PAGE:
The circus, summer of '42

By Terry Economy | Aug 27, 2015

The summer of 1942, World War II had come to Rockland. Some of our boys had already enlisted in the armed services, others would soon be drafted to help fight and defend our country. Gas and food rationing was upon us, as were evening blackouts along our coastlines. But we still had Popsicles and Fudgesicles, bubble gum and candy, soda pop from our local bottlers, but no Coke or Pepsi.

The summer of 1942, all the adult talk was about the war. But for us kids, little had changed. We still went swimming, played summer games, went to the movies, where we watched the news reels showing us actual combat of our servicemen fighting the Germans in the desert of Africa and our first ground offensive of the Pacific, an island called Guadalcanal. An island nobody had heard of.

In the middle of the summer, for a few days, a circus was coming to Rockland. We saw posters on telephone poles and on vacant windows of stores in town. There was excitement among us kids -- a circus was coming and we all must go!

My sister Virginia and I begged our older brother Richard to take us to the circus, and when he agreed we both jumped up and down with glee. It was to be our first circus. Almost every child, and that includes me, remembers their first trip to a three-ring circus under the big top, a truly magical experience.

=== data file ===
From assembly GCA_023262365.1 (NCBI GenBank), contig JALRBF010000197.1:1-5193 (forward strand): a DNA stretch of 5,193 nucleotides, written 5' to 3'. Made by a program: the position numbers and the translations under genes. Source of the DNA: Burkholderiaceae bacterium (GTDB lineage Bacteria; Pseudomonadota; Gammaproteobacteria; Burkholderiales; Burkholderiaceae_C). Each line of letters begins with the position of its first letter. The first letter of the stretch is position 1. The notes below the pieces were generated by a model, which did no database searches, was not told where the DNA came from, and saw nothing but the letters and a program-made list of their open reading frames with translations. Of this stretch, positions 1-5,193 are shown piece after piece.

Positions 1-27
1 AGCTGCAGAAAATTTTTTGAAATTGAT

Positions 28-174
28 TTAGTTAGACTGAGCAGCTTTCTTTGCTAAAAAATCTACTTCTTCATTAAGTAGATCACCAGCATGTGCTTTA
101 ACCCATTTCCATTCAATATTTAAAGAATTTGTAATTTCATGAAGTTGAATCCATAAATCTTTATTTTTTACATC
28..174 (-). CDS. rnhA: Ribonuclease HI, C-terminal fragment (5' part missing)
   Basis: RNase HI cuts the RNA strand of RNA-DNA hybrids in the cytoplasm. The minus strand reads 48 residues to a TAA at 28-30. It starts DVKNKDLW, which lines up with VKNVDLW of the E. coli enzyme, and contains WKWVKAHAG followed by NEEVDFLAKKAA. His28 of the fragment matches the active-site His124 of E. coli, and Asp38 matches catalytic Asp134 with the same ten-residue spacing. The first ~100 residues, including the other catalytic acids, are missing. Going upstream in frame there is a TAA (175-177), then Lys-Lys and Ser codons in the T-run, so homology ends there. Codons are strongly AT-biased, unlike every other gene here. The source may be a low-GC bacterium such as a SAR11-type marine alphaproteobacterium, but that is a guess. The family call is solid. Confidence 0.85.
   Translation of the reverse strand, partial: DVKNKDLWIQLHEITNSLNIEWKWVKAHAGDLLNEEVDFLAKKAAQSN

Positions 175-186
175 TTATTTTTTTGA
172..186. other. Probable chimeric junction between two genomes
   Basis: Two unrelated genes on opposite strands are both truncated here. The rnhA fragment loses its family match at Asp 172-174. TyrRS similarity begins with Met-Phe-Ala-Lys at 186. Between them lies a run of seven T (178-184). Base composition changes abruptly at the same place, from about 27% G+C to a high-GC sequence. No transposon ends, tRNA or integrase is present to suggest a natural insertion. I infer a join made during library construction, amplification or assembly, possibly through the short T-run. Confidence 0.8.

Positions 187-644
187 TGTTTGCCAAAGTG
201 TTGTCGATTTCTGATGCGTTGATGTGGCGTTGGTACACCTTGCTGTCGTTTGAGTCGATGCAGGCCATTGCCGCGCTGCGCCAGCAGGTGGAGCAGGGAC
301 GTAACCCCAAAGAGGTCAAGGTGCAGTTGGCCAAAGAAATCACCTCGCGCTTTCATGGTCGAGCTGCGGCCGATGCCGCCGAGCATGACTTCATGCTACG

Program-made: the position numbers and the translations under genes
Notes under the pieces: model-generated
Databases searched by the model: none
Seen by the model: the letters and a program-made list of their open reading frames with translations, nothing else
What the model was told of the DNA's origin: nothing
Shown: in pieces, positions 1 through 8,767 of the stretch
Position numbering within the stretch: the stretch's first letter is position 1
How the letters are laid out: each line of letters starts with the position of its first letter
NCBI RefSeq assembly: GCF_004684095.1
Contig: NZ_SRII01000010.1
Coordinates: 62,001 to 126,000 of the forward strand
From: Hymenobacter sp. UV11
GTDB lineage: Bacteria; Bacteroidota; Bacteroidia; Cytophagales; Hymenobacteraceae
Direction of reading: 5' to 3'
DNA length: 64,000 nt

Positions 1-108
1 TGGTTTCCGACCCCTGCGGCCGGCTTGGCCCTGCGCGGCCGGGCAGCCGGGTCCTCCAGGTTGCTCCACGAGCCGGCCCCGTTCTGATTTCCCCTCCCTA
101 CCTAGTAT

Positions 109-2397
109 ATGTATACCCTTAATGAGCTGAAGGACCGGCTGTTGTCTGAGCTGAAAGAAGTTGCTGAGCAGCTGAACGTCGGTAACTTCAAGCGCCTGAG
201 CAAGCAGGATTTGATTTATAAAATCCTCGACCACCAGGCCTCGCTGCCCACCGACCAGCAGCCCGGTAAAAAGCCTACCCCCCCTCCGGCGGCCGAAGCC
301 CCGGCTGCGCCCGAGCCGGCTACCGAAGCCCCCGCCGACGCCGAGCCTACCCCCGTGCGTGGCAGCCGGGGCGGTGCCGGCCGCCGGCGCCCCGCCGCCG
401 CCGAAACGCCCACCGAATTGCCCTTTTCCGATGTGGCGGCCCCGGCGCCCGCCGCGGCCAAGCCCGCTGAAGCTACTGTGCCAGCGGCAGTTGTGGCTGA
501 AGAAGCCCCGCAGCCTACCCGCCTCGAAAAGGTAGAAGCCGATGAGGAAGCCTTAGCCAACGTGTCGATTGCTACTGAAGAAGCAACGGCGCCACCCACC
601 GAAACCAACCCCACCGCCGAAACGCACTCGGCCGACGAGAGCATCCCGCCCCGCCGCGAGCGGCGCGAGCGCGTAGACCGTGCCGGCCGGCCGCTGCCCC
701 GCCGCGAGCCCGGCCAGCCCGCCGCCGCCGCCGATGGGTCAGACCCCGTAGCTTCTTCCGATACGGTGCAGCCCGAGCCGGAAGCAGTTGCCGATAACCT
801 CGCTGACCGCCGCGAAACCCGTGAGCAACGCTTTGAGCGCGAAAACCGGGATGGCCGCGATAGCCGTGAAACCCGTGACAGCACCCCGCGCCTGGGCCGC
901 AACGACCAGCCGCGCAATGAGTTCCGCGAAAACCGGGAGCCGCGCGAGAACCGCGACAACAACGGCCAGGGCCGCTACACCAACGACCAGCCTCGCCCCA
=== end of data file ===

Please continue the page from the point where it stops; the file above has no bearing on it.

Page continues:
As my sister, brother and I neared the circus lot on upper Pleasant Street, I noticed a mammoth tent set up in an empty field. It appeared to be a small city set up in the middle of nowhere. We entered the show grounds via the midway, which was an area outside the main entrance lined with concessionaires, rides, and in many shows a sideshow or menagerie. We bought tickets at a ticket wagon and got in line to enter the big top. When the doors opened, we were ushered into the big top and noticed the performance rings in the middle of the tent, surrounded by a dirt track.

Around this track were the grandstand seats which my brother Richard had bought. As soon as we sat down, the concessionaires started passing by us, selling everything from peanuts and cotton candy to souvenirs and programs. As I glanced at the crowd, it seemed every seat was filled. When the performance was started by the ringmaster, wearing a colorful top hat and tails, he used a whistle to signal the start of each act.

A live circus band, heavy on brass, played lively music to start the opening parade of all the animals and performers around the track, followed by several displays of jugglers, acrobats, aerialists, and, of course, clowns. After one ring performance, another would start in the other ring, and then the third ring. Each act was a thrill to watch. The performance concluded with a parade of circus elephants going around the track with the circus performers waving to the audience, like goodbye.

Following the show, we walked around the midway to revisit some of the sites we missed on the way in. Richard bought us candied apples and cotton candy cones. When it was time to leave, he grabbed my hand and my sister's hand and said it was time to go home and say goodbye to the circus.

As we walked away, I turned and waved, not realizing that it would be five years before another circus would come to Rockland. And as for the circus performance, for the many individuals in attendance, for a couple of hours, laughter and joy took the place of the reality of war.

Comments (1)
Posted by: William Pease | Aug 31, 2015 13:10

Well done, Terry. Many thanks for the memories.

 

Bill Pease (RHS 1952)

Lancaster, Pa.



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